Life on the Edge.

Mirror’s Edge feels like a game made specifically for me. I’ve worked in offices, shopping centres, and warehouses and am now being asked to exploring highly stylised but authentic recreations of such spaces, using my new abilities to gain a mastery over these environments that I could never hope to achieve in my day to day life. It even borrows a move (the running slide) from Far Cry 2, which is fortunate as I’ve been attempting it in every game since. A few hours play and I had started to look at the world in a different way, no longer did I see window ledges, pipes, or rooftops. I saw paths, escape routes, leaps of Faith.

There’s even a subtle sense of the Looking Glass Studios aesthetic in the game mechanics: application of a limited set of tools to turn the environment to your advantage. In this case the parkour abilities of runner Faith instead of the elemental arrows of master thief Garrett.

Mirror’s Edge is at its best when being pursued. The pounding of your feet on the ground, the rush of the wind as you leap between buildings, the kinaesthetics are outstanding. There are times where all the elements gel and you are able to lose myself in its core fantasy…

Barging through a door I see the rooftops, a patchwork of stark white and grey metal spreading out ahead of me. I’m giddy, a child again, but the police are closing, they are armed I’m not. None of that matters, up here I have the power, this is my playground. I sprint to the right and leap off, tucking in my legs at the last moment I land with a roll on the building opposite. Moving again, losing no time, sliding under the pipes I need to get over that fence, how? There, that wall, that air conditioning unit. Two steps up the latter I turn, spring across to the wall then off again. Up and over the fence. I hit the ground hard, a stumble. Bullets chew the floor around me, but I’m still moving. Arms pumping heart pounding, a gap in the roof. No time to think about it I angle towards the wall my momentum taking me up and along over the gap…

Sorry forgot where I was for a minute…

Extreme Window Cleaning didn't really catch on.

Unfortunately such pure moments of sensation don’t last. Much too frequently you are faced with a jump or other obstacle that slows you down, that seems for a moment impossible to pass.  A section that will inevitably lead to trial and error and death, repeated, unpleasant and rarely educational death.

At the heart of both those moments of total engagement and those of controller-snapping frustration lies a control system and movement list that is at once straightforward, intuitive and barely explained.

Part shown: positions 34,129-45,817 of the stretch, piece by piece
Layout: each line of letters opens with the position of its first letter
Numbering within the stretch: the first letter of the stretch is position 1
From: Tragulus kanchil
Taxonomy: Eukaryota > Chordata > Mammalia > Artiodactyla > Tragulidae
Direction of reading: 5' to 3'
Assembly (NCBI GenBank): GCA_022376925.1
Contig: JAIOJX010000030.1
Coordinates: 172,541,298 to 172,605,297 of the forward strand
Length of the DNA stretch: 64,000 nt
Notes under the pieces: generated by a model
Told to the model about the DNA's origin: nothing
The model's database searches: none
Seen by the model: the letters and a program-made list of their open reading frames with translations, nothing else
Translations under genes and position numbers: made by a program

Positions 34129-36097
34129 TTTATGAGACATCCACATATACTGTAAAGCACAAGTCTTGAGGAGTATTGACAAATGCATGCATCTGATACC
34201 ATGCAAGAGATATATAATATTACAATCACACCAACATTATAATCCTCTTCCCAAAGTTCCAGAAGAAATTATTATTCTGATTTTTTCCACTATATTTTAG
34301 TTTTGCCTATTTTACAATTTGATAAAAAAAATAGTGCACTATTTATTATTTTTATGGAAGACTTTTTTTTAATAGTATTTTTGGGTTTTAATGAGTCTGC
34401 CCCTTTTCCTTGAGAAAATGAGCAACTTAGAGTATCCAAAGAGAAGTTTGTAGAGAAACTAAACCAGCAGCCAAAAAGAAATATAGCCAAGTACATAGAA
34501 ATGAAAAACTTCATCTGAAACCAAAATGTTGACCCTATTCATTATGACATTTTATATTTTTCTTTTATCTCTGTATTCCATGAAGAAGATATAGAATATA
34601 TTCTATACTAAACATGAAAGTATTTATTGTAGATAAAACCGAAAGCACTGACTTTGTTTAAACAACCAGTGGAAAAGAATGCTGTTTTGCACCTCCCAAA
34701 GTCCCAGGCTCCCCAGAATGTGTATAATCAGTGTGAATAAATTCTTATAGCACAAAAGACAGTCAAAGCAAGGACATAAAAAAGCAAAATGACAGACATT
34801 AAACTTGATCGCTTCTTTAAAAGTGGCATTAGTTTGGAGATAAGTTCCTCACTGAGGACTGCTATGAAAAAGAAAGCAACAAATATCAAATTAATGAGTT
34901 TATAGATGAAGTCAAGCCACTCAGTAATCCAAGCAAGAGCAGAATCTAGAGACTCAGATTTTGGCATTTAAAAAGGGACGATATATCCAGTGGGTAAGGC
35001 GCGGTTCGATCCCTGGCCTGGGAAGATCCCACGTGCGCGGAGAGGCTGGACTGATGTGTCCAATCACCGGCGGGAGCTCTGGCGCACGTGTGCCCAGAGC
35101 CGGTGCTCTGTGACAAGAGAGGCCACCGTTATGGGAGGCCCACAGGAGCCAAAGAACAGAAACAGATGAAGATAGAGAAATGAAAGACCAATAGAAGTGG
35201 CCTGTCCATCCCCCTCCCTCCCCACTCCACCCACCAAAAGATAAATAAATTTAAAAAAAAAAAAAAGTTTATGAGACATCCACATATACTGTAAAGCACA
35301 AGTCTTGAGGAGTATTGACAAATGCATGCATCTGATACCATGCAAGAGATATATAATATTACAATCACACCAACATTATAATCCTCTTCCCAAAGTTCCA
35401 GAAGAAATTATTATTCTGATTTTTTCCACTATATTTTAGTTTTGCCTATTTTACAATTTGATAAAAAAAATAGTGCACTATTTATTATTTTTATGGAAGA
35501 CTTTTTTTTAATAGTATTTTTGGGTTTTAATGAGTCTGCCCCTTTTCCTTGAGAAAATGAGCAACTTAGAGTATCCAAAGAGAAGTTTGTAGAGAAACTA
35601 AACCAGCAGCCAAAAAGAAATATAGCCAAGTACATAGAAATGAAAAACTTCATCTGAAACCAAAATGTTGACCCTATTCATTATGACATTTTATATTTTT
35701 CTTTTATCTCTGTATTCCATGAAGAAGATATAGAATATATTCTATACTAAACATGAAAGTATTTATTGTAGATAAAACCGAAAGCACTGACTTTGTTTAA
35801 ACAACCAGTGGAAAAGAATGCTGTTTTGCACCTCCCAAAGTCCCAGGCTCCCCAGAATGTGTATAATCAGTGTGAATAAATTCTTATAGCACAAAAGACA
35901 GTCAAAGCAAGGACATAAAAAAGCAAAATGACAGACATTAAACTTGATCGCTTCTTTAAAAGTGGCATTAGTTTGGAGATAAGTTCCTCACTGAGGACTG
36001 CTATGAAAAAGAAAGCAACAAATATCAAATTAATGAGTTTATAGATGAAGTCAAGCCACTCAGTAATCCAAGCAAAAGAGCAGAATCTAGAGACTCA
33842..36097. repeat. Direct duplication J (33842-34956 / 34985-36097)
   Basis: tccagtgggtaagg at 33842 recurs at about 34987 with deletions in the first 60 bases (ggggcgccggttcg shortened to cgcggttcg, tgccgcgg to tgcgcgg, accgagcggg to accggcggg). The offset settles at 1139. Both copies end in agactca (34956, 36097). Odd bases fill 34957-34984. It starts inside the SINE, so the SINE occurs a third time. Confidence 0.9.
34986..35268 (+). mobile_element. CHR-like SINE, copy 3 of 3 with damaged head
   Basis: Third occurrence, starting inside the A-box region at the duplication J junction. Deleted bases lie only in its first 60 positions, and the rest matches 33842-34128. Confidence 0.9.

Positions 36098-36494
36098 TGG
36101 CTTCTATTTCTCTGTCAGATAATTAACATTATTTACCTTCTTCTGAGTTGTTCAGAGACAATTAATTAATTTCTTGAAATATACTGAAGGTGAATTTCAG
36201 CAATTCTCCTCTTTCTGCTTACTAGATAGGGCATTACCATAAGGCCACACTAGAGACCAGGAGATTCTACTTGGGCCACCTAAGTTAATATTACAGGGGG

Beyond standard first person analog movement and camera controls there are only three buttons required for navigation of the environment; up, down and a 180 degree turn. Combinations of these are all that’s required to pull off even the most complex sequence of jumps and climbs. It’s context sensitive yet strangely intuitive. The simplicity of control strengthens the connection between you and Faith. Up is always up. Standing still it’s a simple jump, moving forward at speed it becomes a leap. Running towards a wall it’s a climb. Fast enough and you’ll take several steps up the wall before grabbing the top, too slow and you’ll clamber up and hang there.

This allows you to feel capable and skilled from the very beginning. Within minutes you are being asked to perform tricky manoeuvres and pulling them off with speed and style. Mirror’s Edge succeeds in making you feel skilled very quickly. The downside to this is that the tutorial only provides information on the more basic movements, with little subsequent reinforcement of those lessons. It is easy to forget certain options are available and therefore become frustrated when faced with an obstacle that requires a rarely used part of your movement vocabulary; Faith’s ability to press herself through narrow gaps, or jump backwards from a wall run being the most common culprits.

Besides these moments the only movements required for the majority of the game are variations on jumping, ducking, and wall running. With the need to only think about these base abilities movement at speed quickly becomes instinctive. Almost every obstacle can be overcome with one of these and enough momentum. Here is the core of Mirror’s Edge, conservation of momentum. The need to keep moving; to keep your speed high and carry it through into each subsequent move. It’s a vital concept that is described once early in the game and never expanded upon. There is little education or reinforcement regarding which moves help to conserve momentum and which don’t. This lack of clarity is compounded by the need to approach certain obstacles with a counter intuitive thought process. In order to retain the most momentum there are times where it is better to avoid the obvious path, sprinting around otherwise scalable obstacles because the direct path will slow you down too much.